Page 2 – News Debris For The Week of February 19th
Apple’s Annoying OS Antics
• One of the annoying things that Apple does is to introduce new features in its OSes that look attractive for many but don’t meet the needs of many others. Or have implications that are problematic. And that feature is turned on by default in a fit of naive glee (with implicit psychological pressure) that everyone both understands and needs this glitzy feature. Here’s just one more example I ran across this week from Kirk McElhearn. “The Latest macOS Update Does This, and It’s Not a Good Idea.”
In other cases, Apple could build in warnings not to do certain things, (or just block dangerous actions) but instead lets the user make a bad mistake because the structure of the human interface doesn’t suggest a red alert or natural kind of warning. Here’s an example of that by Glenn Fleishman. “Another warning: Don’t convert your Time Machine volume from HFS+ to APFS.”
These two examples help explain why there is often a feeling of mild, seething frustration and disappointment with the latest versions of macOS.
My own constant disappointment is the silly, pointless, animated, graphic that macOS shows as it finishes stetting up an upgraded OS. How about actually telling us something useful? It’s insulting in the extreme.
• Two weeks ago, I wrote: “The Fight For Net Neutrality Accelerates, Invokes New Tactics.” Later, on TMO Daily, I surmised that the Telecom giants probably wouldn’t rush into violations of the spirit of neutrality for legal reasons and public relations considerations. That prediction looks like a good one. “The FCC’s net neutrality rules end in April, but 18 ISPs promise to stay honest.”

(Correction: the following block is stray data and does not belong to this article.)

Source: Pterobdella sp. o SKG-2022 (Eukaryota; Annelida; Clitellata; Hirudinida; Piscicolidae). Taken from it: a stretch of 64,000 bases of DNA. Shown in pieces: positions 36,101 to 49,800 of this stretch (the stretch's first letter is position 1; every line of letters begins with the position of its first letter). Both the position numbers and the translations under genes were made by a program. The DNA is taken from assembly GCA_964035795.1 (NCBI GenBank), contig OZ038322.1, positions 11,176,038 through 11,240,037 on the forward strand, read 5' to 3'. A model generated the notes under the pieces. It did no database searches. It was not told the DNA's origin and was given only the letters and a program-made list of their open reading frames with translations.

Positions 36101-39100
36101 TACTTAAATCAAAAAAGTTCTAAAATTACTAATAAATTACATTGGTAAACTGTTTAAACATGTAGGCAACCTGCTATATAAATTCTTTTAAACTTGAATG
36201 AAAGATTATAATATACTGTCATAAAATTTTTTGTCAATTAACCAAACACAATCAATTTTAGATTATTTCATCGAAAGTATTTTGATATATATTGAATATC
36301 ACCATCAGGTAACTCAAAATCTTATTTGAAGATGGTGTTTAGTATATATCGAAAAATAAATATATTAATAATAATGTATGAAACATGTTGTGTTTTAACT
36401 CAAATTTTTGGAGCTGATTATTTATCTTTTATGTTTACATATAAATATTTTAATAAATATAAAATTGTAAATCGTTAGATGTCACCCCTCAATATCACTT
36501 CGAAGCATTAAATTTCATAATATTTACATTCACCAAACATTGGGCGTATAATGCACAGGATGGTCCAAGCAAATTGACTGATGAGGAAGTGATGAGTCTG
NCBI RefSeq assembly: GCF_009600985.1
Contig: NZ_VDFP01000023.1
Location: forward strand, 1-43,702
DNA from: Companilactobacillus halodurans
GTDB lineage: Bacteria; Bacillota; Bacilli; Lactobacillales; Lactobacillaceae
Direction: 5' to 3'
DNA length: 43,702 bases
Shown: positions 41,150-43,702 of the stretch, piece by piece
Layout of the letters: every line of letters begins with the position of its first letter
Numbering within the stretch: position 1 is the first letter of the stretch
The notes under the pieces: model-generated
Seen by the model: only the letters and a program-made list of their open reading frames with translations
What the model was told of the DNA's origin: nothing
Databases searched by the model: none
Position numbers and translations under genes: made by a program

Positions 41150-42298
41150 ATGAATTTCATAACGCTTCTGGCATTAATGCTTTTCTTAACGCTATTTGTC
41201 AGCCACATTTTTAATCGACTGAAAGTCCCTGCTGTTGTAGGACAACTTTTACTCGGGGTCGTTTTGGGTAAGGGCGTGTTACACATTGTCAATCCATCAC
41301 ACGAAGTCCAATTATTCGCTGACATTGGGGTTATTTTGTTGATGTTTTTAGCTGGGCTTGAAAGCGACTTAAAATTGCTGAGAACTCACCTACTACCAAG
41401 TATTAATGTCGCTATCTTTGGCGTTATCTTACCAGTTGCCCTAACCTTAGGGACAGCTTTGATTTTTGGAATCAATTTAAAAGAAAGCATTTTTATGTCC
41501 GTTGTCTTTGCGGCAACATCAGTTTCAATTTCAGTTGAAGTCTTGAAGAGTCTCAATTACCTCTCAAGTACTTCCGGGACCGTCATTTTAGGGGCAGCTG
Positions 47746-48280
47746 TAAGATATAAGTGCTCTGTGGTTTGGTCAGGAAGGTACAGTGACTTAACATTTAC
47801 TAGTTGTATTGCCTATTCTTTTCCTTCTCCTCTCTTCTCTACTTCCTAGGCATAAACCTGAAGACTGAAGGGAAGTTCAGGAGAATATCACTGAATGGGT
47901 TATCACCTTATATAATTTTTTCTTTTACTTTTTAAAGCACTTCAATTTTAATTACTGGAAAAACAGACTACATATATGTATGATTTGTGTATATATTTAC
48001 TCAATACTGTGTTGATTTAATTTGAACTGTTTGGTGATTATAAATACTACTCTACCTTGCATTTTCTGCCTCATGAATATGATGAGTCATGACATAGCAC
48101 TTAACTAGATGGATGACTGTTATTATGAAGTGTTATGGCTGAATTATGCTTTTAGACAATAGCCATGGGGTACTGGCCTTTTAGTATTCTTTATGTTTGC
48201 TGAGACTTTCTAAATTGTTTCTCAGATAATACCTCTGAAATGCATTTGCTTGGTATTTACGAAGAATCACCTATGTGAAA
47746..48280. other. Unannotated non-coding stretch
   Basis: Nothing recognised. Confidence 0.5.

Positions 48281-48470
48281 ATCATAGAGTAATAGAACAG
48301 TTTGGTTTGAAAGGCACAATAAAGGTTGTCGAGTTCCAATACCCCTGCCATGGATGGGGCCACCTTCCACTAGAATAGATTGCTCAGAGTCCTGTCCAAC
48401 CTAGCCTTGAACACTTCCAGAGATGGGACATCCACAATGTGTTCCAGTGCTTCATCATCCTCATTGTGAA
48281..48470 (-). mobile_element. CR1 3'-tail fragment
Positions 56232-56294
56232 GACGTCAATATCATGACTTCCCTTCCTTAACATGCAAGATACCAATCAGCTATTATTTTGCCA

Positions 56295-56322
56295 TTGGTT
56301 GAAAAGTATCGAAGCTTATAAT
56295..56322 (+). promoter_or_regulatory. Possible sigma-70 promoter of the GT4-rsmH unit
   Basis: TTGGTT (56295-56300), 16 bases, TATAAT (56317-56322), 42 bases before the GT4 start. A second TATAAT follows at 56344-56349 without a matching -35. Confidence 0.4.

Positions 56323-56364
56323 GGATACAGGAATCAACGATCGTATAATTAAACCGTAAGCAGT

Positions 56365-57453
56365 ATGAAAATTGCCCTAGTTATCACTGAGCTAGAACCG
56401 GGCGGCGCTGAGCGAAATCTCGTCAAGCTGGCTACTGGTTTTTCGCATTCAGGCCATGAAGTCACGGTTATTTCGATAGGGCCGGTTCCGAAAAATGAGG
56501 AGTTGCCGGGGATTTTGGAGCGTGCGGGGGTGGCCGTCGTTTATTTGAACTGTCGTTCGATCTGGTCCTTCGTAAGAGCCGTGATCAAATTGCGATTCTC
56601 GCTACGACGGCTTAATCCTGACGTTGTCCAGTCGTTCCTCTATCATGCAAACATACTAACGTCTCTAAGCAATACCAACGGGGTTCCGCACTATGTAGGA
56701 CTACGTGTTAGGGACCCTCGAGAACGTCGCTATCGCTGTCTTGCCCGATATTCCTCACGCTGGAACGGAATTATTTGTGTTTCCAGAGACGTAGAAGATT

• In the past, there was a lot of discussion about Apple’s entry into both eBooks and autonomous cars. In time, we moved on to other topics, but these industries have continued on, under our radar. Here’s a quick update on how those two industries are faring from the perspective of the survivability of Barnes & Noble and the ability of Tesla to meet its massive backlog for the Model 3. (Did you plunk down a $1,000 deposit on March 31, 2016?)
• Just how well is Apple Pay doing? Loup Ventures has just published a report that tells an interesting story of mixed success. “Annual Apple Pay Review: Adoption Jumps, But Still A Long Way To Go.”
• Finally, what might be in store for us in iOS 12? Jonny Evans at Apple Must has some interesting ideas. See: “What are we expecting (and not expecting) in iOS 12?” He even extends his crystal ball to a few tantalizing items for iOS 13.
As Stephen Bishop sang, “On and On.”
Particle Debris is a generally a mix of John Martellaro’s observations and opinions about a standout event or article of the week (preamble on page one) followed on page two by a discussion of articles that didn’t make the TMO headlines, the technical news debris. The column is published most every Friday except for holiday weeks.